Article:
p/intel/impi/5.0.3.049/bin64:/opt/app/intel/composer_xe_2015.6.233/bin/
    intel64:/usr/local/bin:/usr/bin:/usr/local/sbin:/usr/sbin:/opt/ibutils/
    bin:/usr/home/b59999/.local/bin:/usr/home/b59999/bin,
    PBS_O_MAIL=/var/spool/mail/b59999,PBS_O_QUEUE=gr19999x,
    PBS_O_HOST=laurel.kudpc.kyoto-u.ac.jp
comment = Not Running: Not enough free nodes available
etime = Fri Jun 10 14:55:26 2016
Submit_arguments = jobscript.sh
project = _pbs_project_default
  • You can check the job information details using the -f option.

You can cancel the submitted jobs using the qdel command.

(Example)

$ qdel 4431
qdel: Job <4431> has finished
  • Specify the job ID to the argument.
  • You can specify both pending jobs and running jobs.
  • Group managers can cancel any jobs in their managed queues, even if they did not submit the jobs themselves.

You can check the job information details using the qs command.

(Example)

$ qs
 QUEUE     USER     JOBID   STATUS PROC THRD CORE   MEM ELAPSE( limit)
 gr19999b  b59999   5610    RUN       4   32   32   10G  01:12( 20:00)
 gr19999b  b59999   5611    PEND      1   32   32   20G  00:00( 01:00)

You can check the progress of the running job using the qcat command.
The -o option is used for displaying the standard output of jobs, the -e option is used for displaying the standard error output.

(Example 1)

$ qcat -o 5610
Tue May  1 00:00:01 JST 2016
Subroutine A step1 finished
Subroutine A step2 finished
Subroutine A step3 finished
  • Specify the job ID to the argument.
  • The standard output of the corresponded job is displayed.

(Example 2)

    $ qcat -e 5610
    Tue May  1 00:00:01 JST 2016
    STDERR 1
  • Specify the job ID to the argument.
  • The standard error output of the corresponded job is displayed.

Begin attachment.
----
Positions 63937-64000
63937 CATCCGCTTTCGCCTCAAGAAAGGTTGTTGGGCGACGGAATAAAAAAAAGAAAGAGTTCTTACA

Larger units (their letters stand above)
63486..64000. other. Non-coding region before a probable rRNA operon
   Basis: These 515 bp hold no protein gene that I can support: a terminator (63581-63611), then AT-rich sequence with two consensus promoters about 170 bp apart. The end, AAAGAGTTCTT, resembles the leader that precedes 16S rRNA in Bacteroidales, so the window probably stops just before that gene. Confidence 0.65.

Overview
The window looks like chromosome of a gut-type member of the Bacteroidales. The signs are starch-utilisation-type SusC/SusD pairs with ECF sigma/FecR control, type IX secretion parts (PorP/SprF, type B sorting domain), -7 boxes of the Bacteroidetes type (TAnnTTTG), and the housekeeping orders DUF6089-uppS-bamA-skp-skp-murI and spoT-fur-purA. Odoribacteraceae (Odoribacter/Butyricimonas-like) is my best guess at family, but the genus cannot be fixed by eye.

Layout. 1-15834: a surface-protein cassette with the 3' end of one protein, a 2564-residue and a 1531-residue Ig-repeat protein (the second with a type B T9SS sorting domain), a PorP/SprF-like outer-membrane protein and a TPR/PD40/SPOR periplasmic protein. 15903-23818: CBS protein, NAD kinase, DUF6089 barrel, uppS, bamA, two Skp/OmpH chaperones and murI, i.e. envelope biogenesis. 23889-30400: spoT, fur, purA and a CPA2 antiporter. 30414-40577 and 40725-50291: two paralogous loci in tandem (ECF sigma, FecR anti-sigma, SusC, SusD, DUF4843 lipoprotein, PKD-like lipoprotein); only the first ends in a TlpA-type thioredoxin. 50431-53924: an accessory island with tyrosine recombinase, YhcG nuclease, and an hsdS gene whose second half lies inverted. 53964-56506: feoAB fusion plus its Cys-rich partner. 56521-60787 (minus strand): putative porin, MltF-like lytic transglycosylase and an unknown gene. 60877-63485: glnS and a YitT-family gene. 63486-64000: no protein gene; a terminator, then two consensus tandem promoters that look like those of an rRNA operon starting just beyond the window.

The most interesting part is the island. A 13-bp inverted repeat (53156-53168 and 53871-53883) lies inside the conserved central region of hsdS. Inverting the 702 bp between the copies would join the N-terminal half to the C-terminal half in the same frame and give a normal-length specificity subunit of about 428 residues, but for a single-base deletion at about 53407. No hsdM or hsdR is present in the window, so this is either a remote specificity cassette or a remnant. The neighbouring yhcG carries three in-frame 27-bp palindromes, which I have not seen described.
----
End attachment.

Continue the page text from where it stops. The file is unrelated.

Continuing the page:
You can check the job status of group using the qgroup command. You can check the detail information of each job using the -l option.

(Example 1)

$ qgroup
 QUEUE    SYS |   RUN  PEND OTHER | ALLOC ( MIN/ STD/ MAX) | READY
----------------------------------------------------------------
 gr19999b  B  |     1     0     0 |    72 (  36/  72/ 144) | 0
 gr19999b  B  |     0     0     0 |     0 (  144/ 288/ 576) | 288
 
 QUEUE    USER     |   RUN(ALLOC)  PEND(REQUEST) OTHER(REQUEST)
----------------------------------------------------------------
 gr19999b b59999   |     1(   72)     0(     0)     0(     0)
  • The queue information of the group course and the statistics of each user are displayed.

(Example 2)

$ qgroup -l 
 QUEUE    SYS |   RUN  PEND OTHER | ALLOC ( MIN/ STD/ MAX) | READY
----------------------------------------------------------------
 gr19999b  B  |     1     0     0 |    72 (  36/  72/ 144) | 0
 gr19999b  B  |     0     0     0 |     0 (  144/ 288/ 576) | 288
 
 QUEUE    USER           |   RUN(ALLOC)  PEND(REQUEST) OTHER(REQUEST)
----------------------------------------------------------------
 gr19999b taro123kyoto   |     1(   72)     0(     0)     0(     0)
 gr19999b b59999         |     0(    0)     1(     1)     0(     0)
 
 QUEUE    USER          JOBID   | STAT  SUBMIT_AT        | ALC/REQ | PROC THRD CORE    MEM  ELAPSE
------------------------------------------------------------------------------------------------
 gr19999b taro123kyoto  104545  | RUN   2012-06-06 15:10 |      72 |   33    1    1  4000M   00:30
 gr19999b b59999        104546  | PEND  2012-06-06 15:10 |       1 |    1    1    1  3800M   00:30
  • By using -l option, the queue information of the group course, the statistics of each user, and information of each job can be displayed.
  • The number of cores in the column of “ALC/REQ” shows the amount of the resources that is used by the proper jobs adding the amount of the memory usage.

Header Overview
RUN, PEND, OTHER The number of jobs
ALLOC The number of assigned cores (The number of cores are incremented according to the amount of used memory.System B: 3413MB,System C:42666MB)
MIN The guaranteed minimum number of cores for the queue.
STD The standard number of cores for the queue.
MAX The maximum number of cores for the queue.